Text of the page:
Back in our cottage in Dorset. Jpeg was exhausted after her long journey from France — as were we. 

Although our time in France was spent mostly in confinement (lockdown) I am pleased that we went. I would not have been able to finish the book had we not gone. Dear Tosh is written as twenty-seven letters to him; one for each year that he lived. Being in France enabled me to write in the moment but remembering his life and looking back from the point of view of the tenth anniversary of his death, using the dates of 2020 and 2021 as starting points for each letter. I think it works really well.

I sent the word document through to the typesetters and they have now returned it twice with amendments. I didn’t realise that I would have to watch out for errors that occured when transferring my written word through their typesetting software programme. Apparently, it sometimes picks up underlying formatting from word that is not visible when you just look at the document. There were only a couple of errors, but I’m trying hard not to let anything slip by. I’m hopeful that by the end of next week I will have given it the thumbs up and it will be sitting on the desk of the printers by the middle of April. At which point I’ll be able to do a ‘cover reveal’ and begin to put the wheels in motion for everyone to buy it through local bookshops, online or directly from me.

book printing

Printing My Book

I’m trying hard to record an audio version of the book, and have set myself up at home with all the equipment I need. It’s not as easy as I thought. Getting my head around how to save each chapter as a file,  making sure my voice is the same for each recording session, recording volume, editing, mastering… and so it goes on. I think I’m getting there now — although I have started over about three times. I once got as far as chapter 15 but then realised it just wasn’t quite right. It’s a massive learning curve!

Me in my ‘home studio’ what you can’t see is the window is covered with a bedspread and a duvet and behind me there is usually a clothes airer with a double duvet hung over it. Anything to get some kind of soundproofing…not easy when a tractor thunders by or The Man decides to have a loud telephone conversation with someone downstairs! Check out the slippers…they say you should be comfortable…download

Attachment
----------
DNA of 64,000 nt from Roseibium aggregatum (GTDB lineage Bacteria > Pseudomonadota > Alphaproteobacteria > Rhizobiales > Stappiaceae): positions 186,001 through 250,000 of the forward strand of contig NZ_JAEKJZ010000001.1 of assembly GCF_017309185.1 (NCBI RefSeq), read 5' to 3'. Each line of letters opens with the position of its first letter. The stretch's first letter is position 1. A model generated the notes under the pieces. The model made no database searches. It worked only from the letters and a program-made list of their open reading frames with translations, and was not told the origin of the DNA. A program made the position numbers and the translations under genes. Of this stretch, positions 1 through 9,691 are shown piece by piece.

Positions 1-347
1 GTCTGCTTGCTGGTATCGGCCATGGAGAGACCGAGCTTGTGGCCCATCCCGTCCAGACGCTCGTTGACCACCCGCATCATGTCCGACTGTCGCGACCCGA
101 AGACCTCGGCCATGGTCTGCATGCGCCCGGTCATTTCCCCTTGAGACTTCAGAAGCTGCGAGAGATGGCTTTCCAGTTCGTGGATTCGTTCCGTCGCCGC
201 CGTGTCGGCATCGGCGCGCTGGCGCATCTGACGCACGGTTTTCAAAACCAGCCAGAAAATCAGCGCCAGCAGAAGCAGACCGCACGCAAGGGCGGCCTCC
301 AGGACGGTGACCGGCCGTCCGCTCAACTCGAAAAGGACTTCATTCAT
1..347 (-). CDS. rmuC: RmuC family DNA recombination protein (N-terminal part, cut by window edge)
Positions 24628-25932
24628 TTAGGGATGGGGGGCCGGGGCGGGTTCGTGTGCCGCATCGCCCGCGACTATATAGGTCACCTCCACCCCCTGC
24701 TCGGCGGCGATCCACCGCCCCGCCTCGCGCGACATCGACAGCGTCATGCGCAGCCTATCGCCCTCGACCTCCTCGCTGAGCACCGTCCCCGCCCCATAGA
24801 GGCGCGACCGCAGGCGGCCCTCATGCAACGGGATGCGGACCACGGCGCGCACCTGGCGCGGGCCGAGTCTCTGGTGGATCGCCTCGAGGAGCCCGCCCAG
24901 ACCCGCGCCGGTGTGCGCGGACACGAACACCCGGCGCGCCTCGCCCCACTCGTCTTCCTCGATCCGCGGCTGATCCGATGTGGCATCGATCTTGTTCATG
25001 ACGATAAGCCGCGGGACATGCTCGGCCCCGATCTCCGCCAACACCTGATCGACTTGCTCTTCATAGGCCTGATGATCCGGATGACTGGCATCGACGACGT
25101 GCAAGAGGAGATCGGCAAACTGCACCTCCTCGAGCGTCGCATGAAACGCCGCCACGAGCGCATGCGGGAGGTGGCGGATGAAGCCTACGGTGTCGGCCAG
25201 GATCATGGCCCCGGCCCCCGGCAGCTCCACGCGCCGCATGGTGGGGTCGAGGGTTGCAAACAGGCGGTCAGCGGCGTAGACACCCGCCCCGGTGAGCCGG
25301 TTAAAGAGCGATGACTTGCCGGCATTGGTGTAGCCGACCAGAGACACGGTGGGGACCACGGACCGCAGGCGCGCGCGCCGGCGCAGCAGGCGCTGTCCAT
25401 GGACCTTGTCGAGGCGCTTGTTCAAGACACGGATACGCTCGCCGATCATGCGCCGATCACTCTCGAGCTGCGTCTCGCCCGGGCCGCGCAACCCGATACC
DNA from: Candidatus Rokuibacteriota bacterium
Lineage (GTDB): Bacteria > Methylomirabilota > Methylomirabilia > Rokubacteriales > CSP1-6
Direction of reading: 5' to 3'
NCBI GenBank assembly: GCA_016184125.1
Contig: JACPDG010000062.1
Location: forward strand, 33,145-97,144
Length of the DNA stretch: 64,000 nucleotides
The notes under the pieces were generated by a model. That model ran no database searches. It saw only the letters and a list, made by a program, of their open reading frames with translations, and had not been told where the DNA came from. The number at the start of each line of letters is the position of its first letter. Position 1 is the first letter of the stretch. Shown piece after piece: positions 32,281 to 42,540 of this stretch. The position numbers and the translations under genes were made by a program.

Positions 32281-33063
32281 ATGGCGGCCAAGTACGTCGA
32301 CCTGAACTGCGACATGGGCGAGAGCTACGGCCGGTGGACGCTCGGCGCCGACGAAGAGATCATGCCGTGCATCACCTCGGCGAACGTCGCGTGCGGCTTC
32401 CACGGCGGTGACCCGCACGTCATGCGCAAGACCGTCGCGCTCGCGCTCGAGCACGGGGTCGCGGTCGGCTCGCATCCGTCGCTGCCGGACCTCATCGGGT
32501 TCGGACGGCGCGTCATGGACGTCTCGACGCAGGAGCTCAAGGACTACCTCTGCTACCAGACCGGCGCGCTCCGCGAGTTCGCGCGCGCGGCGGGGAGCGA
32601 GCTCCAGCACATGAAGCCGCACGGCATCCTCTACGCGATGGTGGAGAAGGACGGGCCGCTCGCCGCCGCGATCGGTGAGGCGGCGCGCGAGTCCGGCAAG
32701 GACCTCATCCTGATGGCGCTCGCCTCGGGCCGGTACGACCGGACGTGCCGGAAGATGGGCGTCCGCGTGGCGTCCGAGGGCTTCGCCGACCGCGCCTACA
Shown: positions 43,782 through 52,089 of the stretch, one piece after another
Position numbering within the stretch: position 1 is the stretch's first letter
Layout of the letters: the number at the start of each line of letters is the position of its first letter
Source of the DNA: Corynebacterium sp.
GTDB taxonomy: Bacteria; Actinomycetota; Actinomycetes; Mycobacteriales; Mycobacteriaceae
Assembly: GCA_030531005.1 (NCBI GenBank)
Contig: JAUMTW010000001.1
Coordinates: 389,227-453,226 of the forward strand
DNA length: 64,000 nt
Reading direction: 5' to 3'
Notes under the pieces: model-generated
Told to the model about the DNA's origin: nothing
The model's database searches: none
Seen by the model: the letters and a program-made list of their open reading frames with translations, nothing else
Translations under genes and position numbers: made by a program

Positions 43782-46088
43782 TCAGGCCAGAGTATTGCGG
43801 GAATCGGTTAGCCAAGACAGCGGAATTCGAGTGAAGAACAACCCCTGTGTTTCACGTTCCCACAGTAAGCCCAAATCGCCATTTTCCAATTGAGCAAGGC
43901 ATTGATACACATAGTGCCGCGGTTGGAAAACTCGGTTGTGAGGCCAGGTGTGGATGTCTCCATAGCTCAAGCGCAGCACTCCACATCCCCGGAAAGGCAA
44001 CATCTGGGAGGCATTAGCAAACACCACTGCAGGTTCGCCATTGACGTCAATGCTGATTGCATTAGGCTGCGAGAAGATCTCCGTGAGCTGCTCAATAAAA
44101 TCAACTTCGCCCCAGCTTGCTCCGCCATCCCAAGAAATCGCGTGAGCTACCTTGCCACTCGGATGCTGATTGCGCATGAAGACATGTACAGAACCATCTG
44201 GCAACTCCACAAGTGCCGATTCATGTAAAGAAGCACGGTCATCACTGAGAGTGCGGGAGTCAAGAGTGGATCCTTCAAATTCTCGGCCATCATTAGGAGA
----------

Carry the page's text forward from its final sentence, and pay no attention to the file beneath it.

Self Publishing. . . a steep learning curve…

Self Publishing. . . a steep learning curve…

self-publishing

 

I’ve finished the book and now begins the road to publication. I have purposely not chosen to pitch to an agent and go down the traditional route. I realise this will upset a lot of people, but I simply don’t have the time. My book Dear Tosh is a memoir that I have been writing on and off over the last ten years. Last year for one of my MA modules I wrote 5,000 words about losing my son and they were well received by my tutor and by my colleagues. It focused my mind, and with the tenth anniversary of his death coming up in 2021, I pulled everything together and the result was a memoir of twenty-seven letters written to Tosh over the period from November 2020 to February 1st 2021; covering the anniversary, being in France with The Man, living with the lockdown, all these factors contributed to the making of the book. I feel it needs to be published and available before the moment is gone.

It’s a big responsibility, publishing your own book. I do not want to send something out that can be criticised for its lack of professional appearance in any way whatsoever. I was told that one mistake people make is to try and design the cover themselves, so I’ve handed that over to a specialist company. I’ve worked with a mentor to get the structure of the book right and I’ve made sure the text has been proofread by a professional three times. Rather than exporting from my computer onto a PDF to send to the printer, I’m using the typesetters. All this is costing, and I am fully aware of the privileged position I am in to be able to do this but…I am seventy years old now, and I’ve waited a long time for this. I hope the book circulates to thousands of people — but I’ll settle for a few hundred — actually, I suppose I’ll settle for a few friends buying a copy 😂. So far, those who have read the manuscript, have given glowing reviews and endorsements. Fingers crossed for a minor success. 🤞

This is just the beginning. If it’s meant to be, I might be picked up by an agent for future books that I write, and I won’t have to be waking up at 5.30 in the morning, worrying about the next step of the process, but I’m sure there will still be plenty of panicking to do.

I’ll keep you up to date with the progress but at the moment I’m aiming for a publication date in April. That’s if I can stop fiddling with the text, worrying about photographs for the cover and put the thing to bed. This week HAS to be the final week of editing and tweaking. By Wednesday, I want it off my desktop and in the hands of those who know what they’re doing at this stage of the game.